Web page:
I was looking around the 'net and came across the name of someone who worked on the design of Resource One. I logged on to Resource One in '74 (it was part of a hitch hiking trip with my girlfriend, and still wife, from Carbondale, Illinos to the West coast). There were 12 terminals around the Bay Area hooked up to an old SDS mainframe by modem.
A while back I wrote up how to make A Perfect Divider which divides a voltage by 10, 100, 1,000 etc. using mostly very common resistors (100K, 10K, 1K etc.) with only two uncommon resistors to make a resistance divider that divides by decade increments.
David Jones has a very good video up on YouTube about how to go from a working prototype to high volume manufacture. The video is a bit over 50 minutes long so be prepared to put some time in. The information is oriented to the novice...
GreenArrays, a company I have written about extensively is opening an on line institute for those who want to learn more about how to program and use their chips. They call it the Array Forth Institute. First time log-in is fast and simple.
I was hanging out at the FreePCB blog where commenter gnuarm suggested DorkbotPDX for production of hobby boards. The production process is not hobby grade. You get a solder mask on both sides, silk screen (legend), and a 6/6 process.
In my search for good tools that don't cost too much (I like free) I have found an excellent tool for viewing Gerber and drill files. Those are the files produced by most PC board design software and required by most board producers to produce boards.
I'd like some genius to define sustainable. Could we count something that we can keep doing for 100 billion years - beyond the death of the Universe as we currently understand such things - as sustainable? How about a billion years?
The kit is designed to teach radio theory. If you want a general theory of superhetrodyne radios I think the Radio Amateurs Handbook is better because it covers the theory in both a more detailed and more general way. This kit does go into some detail...
A while back I wrote about one of the cutest test instruments I have ever seen. An oscilloscope that can fit in your watch pocket. Since I wrote that I have been looking at the Xprotolab manual...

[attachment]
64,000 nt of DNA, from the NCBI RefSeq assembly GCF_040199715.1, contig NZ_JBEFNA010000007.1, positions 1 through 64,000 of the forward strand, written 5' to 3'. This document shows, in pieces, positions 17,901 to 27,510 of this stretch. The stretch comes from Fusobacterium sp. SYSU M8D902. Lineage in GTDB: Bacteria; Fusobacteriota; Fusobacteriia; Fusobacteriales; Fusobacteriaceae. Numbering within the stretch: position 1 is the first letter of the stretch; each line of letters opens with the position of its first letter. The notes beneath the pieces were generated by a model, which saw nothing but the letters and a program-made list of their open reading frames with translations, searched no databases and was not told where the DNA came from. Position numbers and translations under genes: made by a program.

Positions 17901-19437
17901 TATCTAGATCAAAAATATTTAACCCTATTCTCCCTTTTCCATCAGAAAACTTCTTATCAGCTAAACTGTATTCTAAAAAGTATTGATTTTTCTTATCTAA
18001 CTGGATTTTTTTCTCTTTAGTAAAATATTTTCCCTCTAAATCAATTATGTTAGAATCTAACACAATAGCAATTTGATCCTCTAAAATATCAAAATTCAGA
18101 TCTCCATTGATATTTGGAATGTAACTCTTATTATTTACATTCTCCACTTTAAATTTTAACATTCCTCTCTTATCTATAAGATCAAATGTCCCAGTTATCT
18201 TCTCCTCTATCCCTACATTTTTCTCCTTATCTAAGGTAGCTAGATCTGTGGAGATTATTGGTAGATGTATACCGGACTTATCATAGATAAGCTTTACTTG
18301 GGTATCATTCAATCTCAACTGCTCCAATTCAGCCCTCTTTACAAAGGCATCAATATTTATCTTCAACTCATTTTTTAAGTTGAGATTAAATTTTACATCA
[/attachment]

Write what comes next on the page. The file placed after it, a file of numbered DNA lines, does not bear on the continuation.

I'm starting to get a feel for Altium Designer. After a few hours with ignorance painted all over my face I have started to find my way. What I found most helpful was their tutorial page that has their manual sectioned in 20 pdfs plus an index pdf.
I have been looking for some new board layout software for a while. I do love the ExpressPCB interface but it kind of locks you into one board making company, not counting the delightful but limited FAR Circuits. A few days ago an ad for Altium flashed across my screen.
I don't normally do politics here but this is too good to pass up. And it is relevant to the work we all do. According to Wired Magazine and Senator Scott Brown himself, the Senator is sponsoring a bill to help little guys raise capital the same way the big boys do.
The oscilloscope kit that Gabriel of Gabotronics sent me would fit in your watch pocket if you don't mind the pins. Or if you keep it in its electrostatic protective foam. The point is that it is a really small oscilloscope (1" X 1.6") suitable for embedding in your next project.
As I promised in Engineering Power Adventures I have evaluated a kit for budding engineers from age 8 and up. The kit was kindly provided by the fine folks at Elenco. It is their Snap Circuits 300 Experiments kit. Actually you can probably do more than 300 experiments with the kit.